Posted on 17 July 2014.
DAVID MERRITT; SALMA MERRITT, Plaintiffs-Appellants,
No. 09-17678.United States Court of Appeals, Ninth Circuit.Argued and Submitted November 9, 2012—San Francisco, California.Filed July 16, 2014.
COUNTRYWIDE FINANCIAL CORPORATION, a Delaware corporation; COUNTRYWIDE HOME LOANS, INC., a New York corporation; ANGELO MOZILO, an individual; MICHAEL COLYER, an individual; DAVID SAMBOL, an individual; BANK OF AMERICA, NA; KEN LEWIS, an individual; JOHN BENSON, Defendants-Appellees.
Jacob N. Foster (argued), Kasowitz, Benson, Torres & Friedman LLP, San Francisco, California, for Plaintiffs-Appellants.
James Goldberg (argued) and Stephanie A. Blazewicz, Bryan Cave LLP, San Francisco, California; Douglas E. Winter and Angela Buenaventura, Bryan Cave LLP, Washington D.C., for Defendants-Appellees Countrywide Home Loans, Inc., Countrywide Financial Corporation, Bank of America Corporation, Michael Coyler, David Sambol, and Kenneth Lewis.
Charles Elder and Caleb Bartel, Irell & Manella LLP, Los Angeles, California, for Defendant-Appellee Angelo Mozilo.
Susan H. Handelman, Ropers, Majeski, Kohn & Bently, Redwood City, California, for Defendant-Appellee John Benson.
Before: Andrew J. Kleinfeld and Marsha S. Berzon, Circuit Judges, and William E. Smith, District Judge.[*]
Opinion by Judge Berzon, Dissent by Judge Kleinfeld
BERZON, Circuit Judge.
Once again, we address issues arising from Countrywide Financial Corporation’s residential lending business during the period shortly before novel practices by lenders resulted in widespread distress in the housing markets. See, e.g., Balderas v. Countrywide Bank, N.A., 664 F.3d 787 (9th Cir. 2011); Cervantes v. Countrywide Home Loans, Inc., 656 F.3d 1034 (9th Cir. 2011). David Merritt and Salma Merritt (“the Merritts”) sued Countrywide Financial Corporation and various other defendants (collectively “Countrywide” or “CHL”) involved in their residential mortgage, alleging violations of numerous federal statutes. The district court dismissed the claims pleaded, with prejudice. This appeal followed.
We consider in this opinion two issues raised by that dismissal: (1) whether the district court properly dismissed the Merritts’ Truth in Lending Act (“TILA”) rescission claim because they did not tender the rescindable value of their loan prior to filing suit or allege ability to tender its value in their complaint; and (2) whether the Merritts’ claims under Section 8 of the Real Estate Settlement Practices Act (“RESPA”) may proceed, including whether the RESPA limitations period, 12 U.S.C. § 2614, may be equitably tolled.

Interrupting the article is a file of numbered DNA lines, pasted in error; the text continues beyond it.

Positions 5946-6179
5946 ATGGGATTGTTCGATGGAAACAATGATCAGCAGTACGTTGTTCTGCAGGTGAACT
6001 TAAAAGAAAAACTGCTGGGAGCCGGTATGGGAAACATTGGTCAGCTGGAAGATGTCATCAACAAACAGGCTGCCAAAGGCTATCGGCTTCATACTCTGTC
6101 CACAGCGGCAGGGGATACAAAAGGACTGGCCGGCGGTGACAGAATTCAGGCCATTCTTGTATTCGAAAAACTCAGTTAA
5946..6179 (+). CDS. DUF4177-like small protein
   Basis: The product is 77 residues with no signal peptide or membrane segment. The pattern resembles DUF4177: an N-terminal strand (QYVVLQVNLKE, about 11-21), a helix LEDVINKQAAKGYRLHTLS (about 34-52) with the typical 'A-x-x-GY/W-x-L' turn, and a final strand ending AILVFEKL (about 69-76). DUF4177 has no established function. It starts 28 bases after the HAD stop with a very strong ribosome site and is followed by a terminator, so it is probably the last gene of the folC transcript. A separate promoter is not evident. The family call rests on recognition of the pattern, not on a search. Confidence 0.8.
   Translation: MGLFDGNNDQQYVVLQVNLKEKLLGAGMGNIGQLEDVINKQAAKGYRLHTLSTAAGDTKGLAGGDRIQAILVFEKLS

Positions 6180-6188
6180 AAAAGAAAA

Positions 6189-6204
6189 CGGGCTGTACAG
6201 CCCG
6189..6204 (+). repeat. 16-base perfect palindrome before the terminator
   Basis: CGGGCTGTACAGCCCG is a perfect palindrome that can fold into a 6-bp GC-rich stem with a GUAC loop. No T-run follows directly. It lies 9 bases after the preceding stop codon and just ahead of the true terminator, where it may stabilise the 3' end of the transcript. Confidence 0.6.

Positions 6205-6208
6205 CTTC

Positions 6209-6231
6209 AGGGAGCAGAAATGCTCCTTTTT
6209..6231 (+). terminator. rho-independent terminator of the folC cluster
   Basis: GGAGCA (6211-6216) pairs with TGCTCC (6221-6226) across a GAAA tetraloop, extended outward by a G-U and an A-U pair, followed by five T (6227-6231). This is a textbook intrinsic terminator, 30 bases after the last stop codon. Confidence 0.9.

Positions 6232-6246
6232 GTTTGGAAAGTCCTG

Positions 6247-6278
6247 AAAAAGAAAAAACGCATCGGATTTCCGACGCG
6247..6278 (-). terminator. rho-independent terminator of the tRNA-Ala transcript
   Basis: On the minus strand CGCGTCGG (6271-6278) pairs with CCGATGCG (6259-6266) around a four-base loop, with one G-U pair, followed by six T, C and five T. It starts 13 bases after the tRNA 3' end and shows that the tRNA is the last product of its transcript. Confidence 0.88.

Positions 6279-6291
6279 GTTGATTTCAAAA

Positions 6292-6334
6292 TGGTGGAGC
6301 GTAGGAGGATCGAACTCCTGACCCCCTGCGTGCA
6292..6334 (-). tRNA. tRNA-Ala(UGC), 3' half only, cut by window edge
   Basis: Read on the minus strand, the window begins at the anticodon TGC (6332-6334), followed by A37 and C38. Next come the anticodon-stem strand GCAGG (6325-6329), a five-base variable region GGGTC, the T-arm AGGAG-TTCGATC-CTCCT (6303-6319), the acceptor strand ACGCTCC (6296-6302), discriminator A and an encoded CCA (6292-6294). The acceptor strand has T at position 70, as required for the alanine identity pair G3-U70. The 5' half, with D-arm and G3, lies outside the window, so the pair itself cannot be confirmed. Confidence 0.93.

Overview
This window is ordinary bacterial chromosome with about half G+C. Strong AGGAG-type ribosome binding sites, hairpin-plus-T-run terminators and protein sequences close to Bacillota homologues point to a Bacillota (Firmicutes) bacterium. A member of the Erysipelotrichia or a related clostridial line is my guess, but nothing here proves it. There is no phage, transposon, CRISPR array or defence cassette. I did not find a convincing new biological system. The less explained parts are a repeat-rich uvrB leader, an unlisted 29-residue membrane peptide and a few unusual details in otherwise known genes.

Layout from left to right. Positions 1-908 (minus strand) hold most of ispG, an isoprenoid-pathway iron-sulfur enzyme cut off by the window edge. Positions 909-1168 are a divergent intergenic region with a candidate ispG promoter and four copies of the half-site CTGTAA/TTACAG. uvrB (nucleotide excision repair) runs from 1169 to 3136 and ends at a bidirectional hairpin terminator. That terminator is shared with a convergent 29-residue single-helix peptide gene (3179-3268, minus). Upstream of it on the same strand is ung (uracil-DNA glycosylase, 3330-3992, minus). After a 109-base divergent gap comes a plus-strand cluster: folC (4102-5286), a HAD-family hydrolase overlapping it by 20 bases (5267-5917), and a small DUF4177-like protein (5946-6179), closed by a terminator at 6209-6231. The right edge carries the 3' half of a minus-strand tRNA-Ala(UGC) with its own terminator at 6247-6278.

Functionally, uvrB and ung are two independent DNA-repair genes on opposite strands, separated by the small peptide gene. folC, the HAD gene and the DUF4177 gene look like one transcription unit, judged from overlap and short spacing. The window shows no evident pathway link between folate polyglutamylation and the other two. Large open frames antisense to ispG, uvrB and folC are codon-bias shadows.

Factual & Procedural Background
In March 2006, the Merritts took out both an adjustablerate mortgage and a home equity line of credit (“HELOC”) with Countrywide on a home they purchased in Sunnyvale, California. Initially, the Merritts’ Countrywide agent had told them, “I can pretty much guaranty you that we can get you in your new home for $1800 per month and possibly even as low as $1,500.” Three days before closing, however, the agent told the Merritts that he had completed their loan package and that their monthly payments would be $4,400 a month for the first five years: $3,200 for the mortgage, plus $1,200 for the HELOC. When the Merritts balked, the agent replied that “the market had shifted” since his initial estimates. He told the Merritts that the $4,400 monthly payment was “the lowest that you’ll find anywhere,” and if they did not close right away, they would lose their goodfaith deposit. He did not disclose that the $4,400/month figure was based on a temporary, “teaser” interest rate rather than a fixed rate, and that the Merritts’ monthly payments would be much higher once the teaser rate expired. The Merritts would not have accepted the loan if they had understood the terms.
The home’s owner falsely represented himself throughout the process as the selling agent. As the sale approached, he spoke with the Merritts’ Countrywide agent about getting the home appraised. The seller stated that he had found an appraiser who would provide an inflated appraisal of $739,000, above the home’s actual value of about $690,000, so as to justify a higher sale price. The Countrywide agent responded that he preferred to select the appraiser himself, but that since Countrywide had used the seller’s recommended appraiser before, he would agree to using him for this sale. The Countrywide agent, the seller, and the appraiser spoke over the phone, and the appraiser agreed to provide a $739,000 appraisal before having reviewed the property. The Merritts allege that Countrywide maintained a company practice of encouraging agents to select appraisers who would provide inflated appraisals, so as to increase the total amounts financed and thereby maximize Countrywide’s profits.
On the date of closing, a Countrywide representative arrived at the Merritts’ home with loan documents and said, “I will not have time to wait for you to read any of the documents, but just need you to sign these and if you have any questions or concerns afterwards, you can contact your loan agent.” The Merritts signed the documents, but between the small print and “confusing language,” did not understand the documents provided. The Countrywide representative did not give the Merritts copies of the signed documents to keep, only form notices of their right to rescind. The spaces where the lender would ordinarily fill in the relevant dates and deadlines on the form notices were left blank. The Merritts similarly were given a form for TILA disclosures, but with the spaces left blank for the annual percentage rate, finance charge, amount financed, total of payments, schedule of payments, and variable interest rate.